Father Lusvardi said someone is considered a martyr when killed out of hatred for the faith. It is not necessary that the perpetrator demand that a martyr deny the faith at the time of his or her death.
“Other martyrs, like St. Thomas Becket or St. Oscar Romero, come to mind who were ambushed by assassins and not asked to deny the faith; but they were killed out of hatred for the faith and they continued to be faithful right up until the end, to bear witness up to the moment of death,” he said.
At the Ulmas’ beatification Mass in Markowa on Sunday, Father Witold Burda, postulator of the cause of beatification, said the family’s martyrdom resulted from the Nazis’ motive.
Those who called for the massacre, the commander Eilert Dieken and the gendarme Józef Kokott, “were moved — we read in the postulation — by anti-Semitic hatred and an even prevalent anti-Christian aversion,” Burda said.
Why is the newborn, who was unbaptized, also considered a martyr?
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The Vatican’s note said that the child received a “baptism of blood” as a result of being murdered.
The Catechism of the Catholic Church says that although baptism is necessary for salvation, God is not “bound” by the sacrament of baptism.
So what is a ‘baptism of blood?’
Baptism of blood is a term used when referring to the martyrdom of a Christian who has not yet been baptized, according to Lusvardi.
The catechism says: “The Church has always held the firm conviction that those who suffer death for the sake of the faith without having received Baptism are baptized by their death for and with Christ. This Baptism of blood, like the desire for Baptism, brings about the fruits of Baptism without being a sacrament” (No. 1258).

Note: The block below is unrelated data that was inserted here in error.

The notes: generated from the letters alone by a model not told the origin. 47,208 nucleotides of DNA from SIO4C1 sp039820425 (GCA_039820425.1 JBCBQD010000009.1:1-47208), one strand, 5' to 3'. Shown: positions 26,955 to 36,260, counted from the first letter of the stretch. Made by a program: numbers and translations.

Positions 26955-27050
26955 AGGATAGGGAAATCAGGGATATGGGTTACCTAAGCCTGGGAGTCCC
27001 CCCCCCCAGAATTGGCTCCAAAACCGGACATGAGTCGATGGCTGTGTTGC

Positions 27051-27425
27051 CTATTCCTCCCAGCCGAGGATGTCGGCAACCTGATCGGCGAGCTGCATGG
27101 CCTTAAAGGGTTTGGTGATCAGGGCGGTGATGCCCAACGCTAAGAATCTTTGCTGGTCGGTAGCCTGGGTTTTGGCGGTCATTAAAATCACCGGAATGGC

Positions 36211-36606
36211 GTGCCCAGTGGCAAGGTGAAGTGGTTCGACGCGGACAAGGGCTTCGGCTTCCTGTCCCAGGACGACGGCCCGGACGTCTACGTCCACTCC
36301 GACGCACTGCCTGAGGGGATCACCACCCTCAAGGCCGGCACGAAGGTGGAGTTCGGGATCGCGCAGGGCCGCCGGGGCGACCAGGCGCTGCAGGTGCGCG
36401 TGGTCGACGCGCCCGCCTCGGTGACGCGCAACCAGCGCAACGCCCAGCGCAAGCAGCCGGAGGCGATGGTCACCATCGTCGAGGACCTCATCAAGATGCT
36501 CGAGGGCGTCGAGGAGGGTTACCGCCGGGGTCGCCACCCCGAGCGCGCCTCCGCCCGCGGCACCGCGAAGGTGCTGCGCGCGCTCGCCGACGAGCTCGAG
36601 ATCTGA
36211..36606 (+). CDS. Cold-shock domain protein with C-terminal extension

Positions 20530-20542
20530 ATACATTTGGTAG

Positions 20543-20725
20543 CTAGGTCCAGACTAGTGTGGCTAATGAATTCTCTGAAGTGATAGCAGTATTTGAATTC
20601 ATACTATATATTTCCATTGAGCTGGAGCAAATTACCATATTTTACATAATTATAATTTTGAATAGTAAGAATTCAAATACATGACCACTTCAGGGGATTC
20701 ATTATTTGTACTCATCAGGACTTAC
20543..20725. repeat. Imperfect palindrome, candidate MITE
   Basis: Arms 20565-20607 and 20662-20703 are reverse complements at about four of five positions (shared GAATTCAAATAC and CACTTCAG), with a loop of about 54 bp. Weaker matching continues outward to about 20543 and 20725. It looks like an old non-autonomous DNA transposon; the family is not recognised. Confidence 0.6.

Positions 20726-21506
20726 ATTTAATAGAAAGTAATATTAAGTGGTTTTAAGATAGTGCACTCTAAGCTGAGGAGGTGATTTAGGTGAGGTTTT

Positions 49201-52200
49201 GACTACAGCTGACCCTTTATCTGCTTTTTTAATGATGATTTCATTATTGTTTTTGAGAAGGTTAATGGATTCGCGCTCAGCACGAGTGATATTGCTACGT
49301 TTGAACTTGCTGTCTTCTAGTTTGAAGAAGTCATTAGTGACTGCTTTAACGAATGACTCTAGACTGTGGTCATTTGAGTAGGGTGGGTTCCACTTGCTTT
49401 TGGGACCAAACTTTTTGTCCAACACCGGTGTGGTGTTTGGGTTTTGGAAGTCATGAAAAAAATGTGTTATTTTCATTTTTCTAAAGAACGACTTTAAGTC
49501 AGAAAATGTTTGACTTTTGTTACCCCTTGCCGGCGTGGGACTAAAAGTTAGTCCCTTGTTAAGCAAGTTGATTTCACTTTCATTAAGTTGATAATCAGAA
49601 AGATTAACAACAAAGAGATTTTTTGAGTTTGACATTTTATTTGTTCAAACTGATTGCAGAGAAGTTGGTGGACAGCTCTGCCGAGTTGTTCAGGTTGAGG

Petri said that St. Augustine taught in his book “City of God” that “anyone who dies for Christ without baptism is freed from their sins just as if they had been baptized in water.”
Petri pointed to the Holy Innocents as an example, when King Herod the Great of Judea attempted to kill the newborn baby Jesus by ordering the slaughter of “all the boys in Bethlehem and its vicinity two years old and under,” as Matthew 2:16 records.
“The Holy Innocents are revered as martyrs for the infant Jesus,” he added.
Lusvardi said that both the Ulma newborn and the Holy Innocents are “very special cases” because “most of the time when we talk about bearing witness, we think of someone who professes belief explicitly and sticks to that belief even in the face of violence.”
“But I think that by recognizing such little ones as martyrs, we’re recognizing that even if they didn’t give testimony to Christ with their words, their brief lives in some way still pointed the way to him,” he added.